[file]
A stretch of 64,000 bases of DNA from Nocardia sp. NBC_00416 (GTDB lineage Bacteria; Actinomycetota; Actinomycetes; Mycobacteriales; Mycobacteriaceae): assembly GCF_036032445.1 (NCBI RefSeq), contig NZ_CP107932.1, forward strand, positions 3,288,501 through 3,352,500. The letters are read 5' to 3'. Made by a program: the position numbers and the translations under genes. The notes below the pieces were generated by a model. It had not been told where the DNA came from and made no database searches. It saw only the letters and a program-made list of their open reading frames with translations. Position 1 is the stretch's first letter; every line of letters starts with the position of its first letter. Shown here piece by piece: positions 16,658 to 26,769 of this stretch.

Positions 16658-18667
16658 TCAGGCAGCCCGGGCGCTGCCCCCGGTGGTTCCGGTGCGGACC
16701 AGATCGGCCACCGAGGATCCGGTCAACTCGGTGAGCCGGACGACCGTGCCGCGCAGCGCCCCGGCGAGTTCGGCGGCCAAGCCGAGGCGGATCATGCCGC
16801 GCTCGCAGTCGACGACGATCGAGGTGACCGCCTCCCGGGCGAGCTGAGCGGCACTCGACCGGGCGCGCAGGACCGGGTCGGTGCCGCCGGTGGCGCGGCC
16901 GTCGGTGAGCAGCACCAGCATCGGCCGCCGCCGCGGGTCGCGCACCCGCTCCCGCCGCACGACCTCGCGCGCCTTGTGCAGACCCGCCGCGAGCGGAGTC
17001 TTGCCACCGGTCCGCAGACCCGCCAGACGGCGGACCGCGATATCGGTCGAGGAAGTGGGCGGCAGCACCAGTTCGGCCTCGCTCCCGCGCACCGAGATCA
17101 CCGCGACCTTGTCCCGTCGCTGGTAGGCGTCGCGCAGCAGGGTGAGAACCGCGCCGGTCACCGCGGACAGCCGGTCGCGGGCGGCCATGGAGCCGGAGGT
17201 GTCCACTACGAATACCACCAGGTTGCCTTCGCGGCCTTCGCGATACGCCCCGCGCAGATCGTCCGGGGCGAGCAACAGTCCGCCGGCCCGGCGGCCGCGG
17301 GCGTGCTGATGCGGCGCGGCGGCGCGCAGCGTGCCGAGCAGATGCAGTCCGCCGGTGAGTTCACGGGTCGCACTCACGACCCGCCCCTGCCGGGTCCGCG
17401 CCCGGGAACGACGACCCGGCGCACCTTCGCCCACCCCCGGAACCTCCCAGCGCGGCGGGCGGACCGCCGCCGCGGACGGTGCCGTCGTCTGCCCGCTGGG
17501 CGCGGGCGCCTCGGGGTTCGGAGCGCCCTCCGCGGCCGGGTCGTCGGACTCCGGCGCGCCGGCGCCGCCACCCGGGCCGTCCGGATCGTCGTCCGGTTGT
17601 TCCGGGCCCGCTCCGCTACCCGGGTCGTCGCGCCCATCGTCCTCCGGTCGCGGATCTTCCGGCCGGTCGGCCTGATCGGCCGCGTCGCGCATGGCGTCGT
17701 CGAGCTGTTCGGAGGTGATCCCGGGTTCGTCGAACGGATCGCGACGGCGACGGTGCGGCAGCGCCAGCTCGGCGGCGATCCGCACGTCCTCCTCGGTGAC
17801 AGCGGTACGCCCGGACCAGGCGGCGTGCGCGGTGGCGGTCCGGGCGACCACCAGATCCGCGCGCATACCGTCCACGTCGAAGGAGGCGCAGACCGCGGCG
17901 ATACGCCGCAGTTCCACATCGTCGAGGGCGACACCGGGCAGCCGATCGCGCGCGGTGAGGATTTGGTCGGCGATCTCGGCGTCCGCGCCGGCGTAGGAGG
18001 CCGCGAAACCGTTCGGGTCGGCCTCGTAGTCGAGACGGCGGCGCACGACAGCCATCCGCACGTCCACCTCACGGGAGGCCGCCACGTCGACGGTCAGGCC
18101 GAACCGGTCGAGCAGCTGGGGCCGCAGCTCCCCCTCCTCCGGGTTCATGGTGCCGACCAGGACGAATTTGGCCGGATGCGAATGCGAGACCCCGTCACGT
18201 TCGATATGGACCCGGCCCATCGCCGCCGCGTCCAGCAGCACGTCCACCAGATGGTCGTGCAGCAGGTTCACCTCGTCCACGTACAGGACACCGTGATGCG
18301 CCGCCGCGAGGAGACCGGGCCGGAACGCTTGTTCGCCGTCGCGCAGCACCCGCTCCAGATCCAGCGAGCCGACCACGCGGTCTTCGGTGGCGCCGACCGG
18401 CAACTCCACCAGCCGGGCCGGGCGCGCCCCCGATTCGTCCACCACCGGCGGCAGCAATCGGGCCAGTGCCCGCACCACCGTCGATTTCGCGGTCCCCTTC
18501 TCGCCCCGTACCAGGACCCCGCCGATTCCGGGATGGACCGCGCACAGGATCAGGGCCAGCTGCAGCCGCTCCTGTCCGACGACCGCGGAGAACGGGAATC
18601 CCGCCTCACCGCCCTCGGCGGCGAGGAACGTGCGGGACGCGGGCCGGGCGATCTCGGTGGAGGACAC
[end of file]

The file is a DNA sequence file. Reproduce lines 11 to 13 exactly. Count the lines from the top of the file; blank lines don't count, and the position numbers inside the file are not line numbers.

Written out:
17401 CCCGGGAACGACGACCCGGCGCACCTTCGCCCACCCCCGGAACCTCCCAGCGCGGCGGGCGGACCGCCGCCGCGGACGGTGCCGTCGTCTGCCCGCTGGG
17501 CGCGGGCGCCTCGGGGTTCGGAGCGCCCTCCGCGGCCGGGTCGTCGGACTCCGGCGCGCCGGCGCCGCCACCCGGGCCGTCCGGATCGTCGTCCGGTTGT
17601 TCCGGGCCCGCTCCGCTACCCGGGTCGTCGCGCCCATCGTCCTCCGGTCGCGGATCTTCCGGCCGGTCGGCCTGATCGGCCGCGTCGCGCATGGCGTCGT